There’s been a lot of talk about Juneteenth this year, and though President Trump‘s claim he made the holiday “very famous” is pure hyperbole … it’s true many people might need a cheat sheet.
The holiday — which is also called Freedom Day, Liberation Day or Jubilee Day — is the oldest celebration in America of the end of slavery, commemorating June 19, 1865.
That’s the date Union General Gordon Granger rode into Galveston, Texas and informed a group of slaves that the Civil War had ended … and they were free.
Keep in mind, President Lincoln‘s Emancipation Proclamation had abolished slavery 2 and a half years earlier, but Texas was the most remote of the slave states and had a low presence of Union soldiers … so enforcement was slow.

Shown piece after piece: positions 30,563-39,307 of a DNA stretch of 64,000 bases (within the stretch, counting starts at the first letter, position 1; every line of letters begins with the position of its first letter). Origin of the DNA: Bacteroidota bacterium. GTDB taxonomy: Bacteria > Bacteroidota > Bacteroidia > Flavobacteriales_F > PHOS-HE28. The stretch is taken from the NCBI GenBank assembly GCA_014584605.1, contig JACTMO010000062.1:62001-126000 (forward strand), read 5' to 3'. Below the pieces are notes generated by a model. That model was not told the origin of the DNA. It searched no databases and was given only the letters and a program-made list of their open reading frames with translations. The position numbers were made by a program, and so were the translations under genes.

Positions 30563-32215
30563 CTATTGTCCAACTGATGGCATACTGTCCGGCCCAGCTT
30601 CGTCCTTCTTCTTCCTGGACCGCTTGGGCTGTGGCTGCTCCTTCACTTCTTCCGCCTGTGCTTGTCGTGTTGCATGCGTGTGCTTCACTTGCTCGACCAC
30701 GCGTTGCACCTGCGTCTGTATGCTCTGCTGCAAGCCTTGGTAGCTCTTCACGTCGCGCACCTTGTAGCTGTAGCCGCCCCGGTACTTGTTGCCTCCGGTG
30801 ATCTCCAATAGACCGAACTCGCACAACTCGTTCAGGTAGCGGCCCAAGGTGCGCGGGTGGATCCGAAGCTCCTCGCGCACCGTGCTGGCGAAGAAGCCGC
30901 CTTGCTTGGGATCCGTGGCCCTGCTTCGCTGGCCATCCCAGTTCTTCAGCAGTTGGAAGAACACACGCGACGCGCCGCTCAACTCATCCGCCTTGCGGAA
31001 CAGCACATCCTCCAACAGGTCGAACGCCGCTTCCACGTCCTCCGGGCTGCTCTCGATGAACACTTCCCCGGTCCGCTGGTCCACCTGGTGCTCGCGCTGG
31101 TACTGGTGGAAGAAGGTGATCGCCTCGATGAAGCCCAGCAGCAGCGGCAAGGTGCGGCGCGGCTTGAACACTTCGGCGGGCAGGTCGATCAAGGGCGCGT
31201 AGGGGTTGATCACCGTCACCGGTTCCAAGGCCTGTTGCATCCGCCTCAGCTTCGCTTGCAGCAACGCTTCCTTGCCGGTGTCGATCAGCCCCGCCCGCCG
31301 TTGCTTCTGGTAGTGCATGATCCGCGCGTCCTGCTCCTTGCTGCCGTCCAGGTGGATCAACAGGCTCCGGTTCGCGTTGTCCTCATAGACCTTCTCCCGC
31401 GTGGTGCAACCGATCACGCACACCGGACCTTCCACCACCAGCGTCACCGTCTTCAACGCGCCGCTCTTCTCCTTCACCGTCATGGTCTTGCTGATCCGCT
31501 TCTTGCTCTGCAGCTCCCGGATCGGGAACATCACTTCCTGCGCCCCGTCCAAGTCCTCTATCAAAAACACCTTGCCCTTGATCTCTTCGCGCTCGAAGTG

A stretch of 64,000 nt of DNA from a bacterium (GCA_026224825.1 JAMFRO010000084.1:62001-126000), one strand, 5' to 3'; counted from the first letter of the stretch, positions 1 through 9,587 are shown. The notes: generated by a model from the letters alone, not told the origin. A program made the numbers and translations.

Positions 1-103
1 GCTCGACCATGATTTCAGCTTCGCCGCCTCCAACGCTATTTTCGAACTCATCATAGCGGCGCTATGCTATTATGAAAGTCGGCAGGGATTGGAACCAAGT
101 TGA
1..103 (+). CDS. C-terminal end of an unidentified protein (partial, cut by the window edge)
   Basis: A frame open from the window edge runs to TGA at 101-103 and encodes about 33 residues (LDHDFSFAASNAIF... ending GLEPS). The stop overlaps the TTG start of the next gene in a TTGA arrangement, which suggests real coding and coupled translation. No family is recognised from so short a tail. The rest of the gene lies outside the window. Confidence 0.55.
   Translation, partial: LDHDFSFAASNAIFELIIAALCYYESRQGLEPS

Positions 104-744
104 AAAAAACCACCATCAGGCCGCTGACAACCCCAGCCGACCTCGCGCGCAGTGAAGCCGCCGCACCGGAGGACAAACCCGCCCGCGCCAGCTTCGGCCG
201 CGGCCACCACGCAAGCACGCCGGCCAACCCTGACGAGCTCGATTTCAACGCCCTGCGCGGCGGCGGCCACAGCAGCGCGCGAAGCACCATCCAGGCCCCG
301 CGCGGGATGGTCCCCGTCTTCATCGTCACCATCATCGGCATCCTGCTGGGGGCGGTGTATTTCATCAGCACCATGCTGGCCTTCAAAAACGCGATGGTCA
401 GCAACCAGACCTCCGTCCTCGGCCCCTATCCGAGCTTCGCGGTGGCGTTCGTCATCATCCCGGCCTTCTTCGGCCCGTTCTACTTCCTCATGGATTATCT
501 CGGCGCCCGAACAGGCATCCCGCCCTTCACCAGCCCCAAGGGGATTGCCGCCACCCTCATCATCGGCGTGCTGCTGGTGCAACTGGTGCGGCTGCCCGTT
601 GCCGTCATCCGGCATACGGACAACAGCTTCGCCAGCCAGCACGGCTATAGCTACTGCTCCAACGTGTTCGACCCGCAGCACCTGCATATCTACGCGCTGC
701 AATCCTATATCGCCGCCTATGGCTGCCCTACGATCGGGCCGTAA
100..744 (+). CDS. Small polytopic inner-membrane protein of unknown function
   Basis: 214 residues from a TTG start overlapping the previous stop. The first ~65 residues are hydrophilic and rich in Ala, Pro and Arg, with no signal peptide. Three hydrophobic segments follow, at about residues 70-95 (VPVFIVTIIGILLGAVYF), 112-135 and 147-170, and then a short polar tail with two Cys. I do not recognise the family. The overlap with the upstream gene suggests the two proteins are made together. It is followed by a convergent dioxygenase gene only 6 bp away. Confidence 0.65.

The first Juneteenth celebration went down in Texas the following year, marking the anniversary of the freeing of the last enslaved people in the Confederate South — and began to spread across the South in the following decades.
Though popularity of the holiday has risen and fallen over the past century, Juneteenth has remained a constant cause for celebration.
Currently, June 19 is marked as a state holiday or observance by 47 states and Washington D.C., and now there’s a renewed push to make it a federal holiday.
If you’re looking for a deeper dive into Juneteenth, check out these articles:
So You Want to Learn About Juneteenth? (NY Times)
What is Juneteenth? (PBS)
What is Juneteenth? (WSJ)
History of Juneteenth (Juneteenth.com)
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